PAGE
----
Topics: New screening test for cervical cancer; royal commission into the banking sector
Now, to some truly shocking statistics. One in every 200 women will develop cervical cancer by the age of 75. It's also one of the most preventable cancers, and the way cervical screening occurs is changing. From tomorrow there will be a new test, which will be more accurate and require less often. To tell us more, we are joined this morning by Health Minister Greg Hunt.
Minister, thank you so much for joining us on Studio 10. We just want to start with some breaking news from the Prime Minister, very, very big news, that he has ordered a royal commission into the banking sector.
Correct. So it’s a royal commission, not just into the banks but also into superannuation and other parts of the financial sector. It’s been requested by the financial sector.
But it also recognises that there’ve been some recent occurrences, there’ve been some findings, in particular through the process they’ve been settlements between the banks and the courts and of course there was the Commonwealth Bank scandal.
So you put all of those things together it’s about creating stability in the Australian banking sector. We also want to ensure that where you have superannuation funds, and there’s a lot of union control, that people are getting the best value for money from that and that those funds are not being siphoned off.
The banks asked if there was going to be a commission of inquiry, that it would replace the existing inquiries, I think there’s 12 ongoing at the moment, is that one of the things that will happen, that all those other inquiries will go to side and it will just be this one?
So the goal is for this to be the primary inquiry. I can’t speak for those that are not within the control of the government, I’ll leave that for the Treasurer to comment on that.
But basically this is about ensuring that at the end of the day we’re protecting those who are most vulnerable and making sure that we’ve got the most stable system going forward.
And just quickly, sorry, we don’t have much time, but why did it take the banks to actually ask for themselves to be investigated for the Prime Minister to act? It looks like he’s sort of backed into a corner here instead of showing leadership again.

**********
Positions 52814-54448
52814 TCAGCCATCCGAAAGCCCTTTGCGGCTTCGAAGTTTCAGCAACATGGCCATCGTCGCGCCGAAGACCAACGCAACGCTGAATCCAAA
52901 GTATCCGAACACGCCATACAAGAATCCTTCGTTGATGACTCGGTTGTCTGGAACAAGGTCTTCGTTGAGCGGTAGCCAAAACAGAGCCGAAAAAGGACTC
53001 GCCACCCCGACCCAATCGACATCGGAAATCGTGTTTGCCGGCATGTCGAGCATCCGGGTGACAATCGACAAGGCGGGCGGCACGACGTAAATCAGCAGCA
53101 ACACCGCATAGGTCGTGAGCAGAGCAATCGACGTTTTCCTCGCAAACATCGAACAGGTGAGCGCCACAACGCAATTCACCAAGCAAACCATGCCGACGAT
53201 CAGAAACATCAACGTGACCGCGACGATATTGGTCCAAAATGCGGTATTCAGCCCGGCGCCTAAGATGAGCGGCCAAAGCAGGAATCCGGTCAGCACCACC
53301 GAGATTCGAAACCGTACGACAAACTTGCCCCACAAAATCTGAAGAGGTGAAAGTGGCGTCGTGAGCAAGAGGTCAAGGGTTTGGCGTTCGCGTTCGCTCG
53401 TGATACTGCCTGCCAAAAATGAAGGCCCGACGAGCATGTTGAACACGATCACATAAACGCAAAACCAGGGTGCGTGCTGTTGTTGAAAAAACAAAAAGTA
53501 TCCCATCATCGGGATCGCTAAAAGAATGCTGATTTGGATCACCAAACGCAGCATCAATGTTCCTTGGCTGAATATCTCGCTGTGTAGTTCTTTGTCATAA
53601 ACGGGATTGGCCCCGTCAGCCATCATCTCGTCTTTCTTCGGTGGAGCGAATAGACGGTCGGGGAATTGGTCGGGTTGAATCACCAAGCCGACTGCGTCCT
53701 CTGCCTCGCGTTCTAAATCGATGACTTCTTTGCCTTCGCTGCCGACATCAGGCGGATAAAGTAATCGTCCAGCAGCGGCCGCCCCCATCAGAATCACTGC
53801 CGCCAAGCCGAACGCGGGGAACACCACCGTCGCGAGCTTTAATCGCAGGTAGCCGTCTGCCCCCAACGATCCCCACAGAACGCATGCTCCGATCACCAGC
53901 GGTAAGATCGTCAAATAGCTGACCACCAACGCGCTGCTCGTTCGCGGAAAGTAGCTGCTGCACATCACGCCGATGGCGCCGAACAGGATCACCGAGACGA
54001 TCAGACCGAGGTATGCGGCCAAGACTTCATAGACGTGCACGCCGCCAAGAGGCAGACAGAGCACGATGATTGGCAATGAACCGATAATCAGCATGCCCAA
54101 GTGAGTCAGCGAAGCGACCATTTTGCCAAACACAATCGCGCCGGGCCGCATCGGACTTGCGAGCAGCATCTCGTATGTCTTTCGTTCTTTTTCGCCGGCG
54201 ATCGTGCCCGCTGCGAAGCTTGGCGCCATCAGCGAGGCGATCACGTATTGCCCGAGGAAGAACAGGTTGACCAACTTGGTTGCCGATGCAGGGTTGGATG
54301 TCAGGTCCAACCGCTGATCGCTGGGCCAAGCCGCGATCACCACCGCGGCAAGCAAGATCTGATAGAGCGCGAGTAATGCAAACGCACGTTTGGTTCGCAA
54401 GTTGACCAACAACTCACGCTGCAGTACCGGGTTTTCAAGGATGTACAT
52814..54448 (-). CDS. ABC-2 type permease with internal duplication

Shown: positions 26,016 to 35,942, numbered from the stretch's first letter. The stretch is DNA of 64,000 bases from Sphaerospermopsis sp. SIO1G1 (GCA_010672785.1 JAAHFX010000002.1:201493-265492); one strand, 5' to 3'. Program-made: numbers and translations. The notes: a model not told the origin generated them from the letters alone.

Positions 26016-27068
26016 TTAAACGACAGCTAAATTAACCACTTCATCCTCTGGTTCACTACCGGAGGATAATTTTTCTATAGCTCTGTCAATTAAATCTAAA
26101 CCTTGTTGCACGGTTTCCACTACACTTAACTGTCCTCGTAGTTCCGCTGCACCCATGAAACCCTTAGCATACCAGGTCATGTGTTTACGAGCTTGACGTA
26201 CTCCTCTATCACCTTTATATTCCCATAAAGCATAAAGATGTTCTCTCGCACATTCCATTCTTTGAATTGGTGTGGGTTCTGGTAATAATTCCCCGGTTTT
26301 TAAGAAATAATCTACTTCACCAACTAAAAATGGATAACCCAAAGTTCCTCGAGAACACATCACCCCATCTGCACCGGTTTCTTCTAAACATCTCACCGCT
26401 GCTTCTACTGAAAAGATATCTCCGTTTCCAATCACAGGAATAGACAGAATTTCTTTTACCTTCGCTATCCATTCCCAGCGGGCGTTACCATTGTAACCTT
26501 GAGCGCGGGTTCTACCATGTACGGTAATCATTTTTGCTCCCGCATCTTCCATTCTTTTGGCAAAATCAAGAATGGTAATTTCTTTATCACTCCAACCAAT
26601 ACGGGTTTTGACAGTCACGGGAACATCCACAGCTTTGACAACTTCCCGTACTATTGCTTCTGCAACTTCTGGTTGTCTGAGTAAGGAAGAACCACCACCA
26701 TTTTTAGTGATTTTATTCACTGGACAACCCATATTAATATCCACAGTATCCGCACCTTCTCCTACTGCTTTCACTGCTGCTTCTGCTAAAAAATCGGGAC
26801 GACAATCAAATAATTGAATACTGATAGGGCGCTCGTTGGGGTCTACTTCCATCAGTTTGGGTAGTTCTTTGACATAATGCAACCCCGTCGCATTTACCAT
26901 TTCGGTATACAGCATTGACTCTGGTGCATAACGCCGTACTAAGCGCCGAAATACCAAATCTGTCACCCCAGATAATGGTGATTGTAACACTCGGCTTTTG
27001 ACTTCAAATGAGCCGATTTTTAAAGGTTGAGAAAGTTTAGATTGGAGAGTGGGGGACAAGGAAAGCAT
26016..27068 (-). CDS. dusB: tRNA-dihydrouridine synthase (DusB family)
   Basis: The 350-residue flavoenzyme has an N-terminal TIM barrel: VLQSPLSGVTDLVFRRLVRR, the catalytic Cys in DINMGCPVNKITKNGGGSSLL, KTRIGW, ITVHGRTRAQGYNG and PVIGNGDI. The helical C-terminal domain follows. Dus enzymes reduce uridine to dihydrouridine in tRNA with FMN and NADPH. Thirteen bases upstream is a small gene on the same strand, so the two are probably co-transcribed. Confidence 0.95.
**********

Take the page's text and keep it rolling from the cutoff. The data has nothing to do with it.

Look, I respectfully disagree. I think what we’ve done is make some very significant changes which have all been about improving the deal and the scrutiny that people have so as they’re best protected. This is the next step along the way.
Moving now onto the cervical cancer screening. Tell us about that, what is new with this?
So it’s a new test which is a breakthrough. What it means is that it’s more accurate and it allows women to have earlier treatment.
So instead of just identifying when you have cervical cancer the pre-cancerous stage can be identified.
That means you can get the treatment and we’re expecting that there’ll be a significant reduction in cervical cancer over time and it also means that once women have their next update, and it’s very important for every woman to go in and have their next update, it can be five years rather than every two.
So for what’s a very confronting test, that means that women are more likely to do it but they won't have to do it as frequently.
There isn't then a risk with this new test that it might miss something over that five-year period?
No and the reason why, and this is all of the best medical experts in the country, but driven by Professor Ian Frazer who founded the Gardasil vaccine.
But if you do that test now, it detects a lot earlier the risk of cancer and so we’re able to get in, diagnose and treat and that’s what’s really exciting, that we can treat women.
So is this going to be rolled out in schools?
So in schools we have the vaccine. So there are really two things. What’s called Gardasil which is a cervical cancer vaccine and that’s working its way through all of the schools. As of next year there’ll be a new form of Gardasil which will increase the coverage.
What that does it prevents the human papillomavirus which leads to cervical cancer and in addition to that we’ve now got the test which will replace the Pap smear.
It’s the same collection technique, I’m sorry to say that’s a bit confronting, but it’s still a much, much more accurate and also a less frequent test. At the end of the day it will save lives.
So Minister, in regards to this specific test, I know previously you could opt for, I think it was called ThinPrep which is actually a much more expensive test, so how much is this new test going to cost? Covered under Medicare or not?
It will be covered under Medicare, so that means that the vast majority of women will pay nothing for it.
So do you ask your GP about it and when is it effective from?
As of tomorrow this will be the new test that is put in place right across the country. So it will automatically be rolled out and every woman across the country between the ages of 25 and 74 will be covered.
And that’s often been the challenge with cervical cancer, is often the symptoms are very similar to what a woman experiences every month.
That’s true. Yeah, exactly right and I think we need to be upfront about that. If you do have concerns, please see your doctor. But also, if you need your test to be updated, please go in and do it. Very important.
Minister, thanks so much for joining us this morning. It’s much appreciated.
Pleasure. Thank you.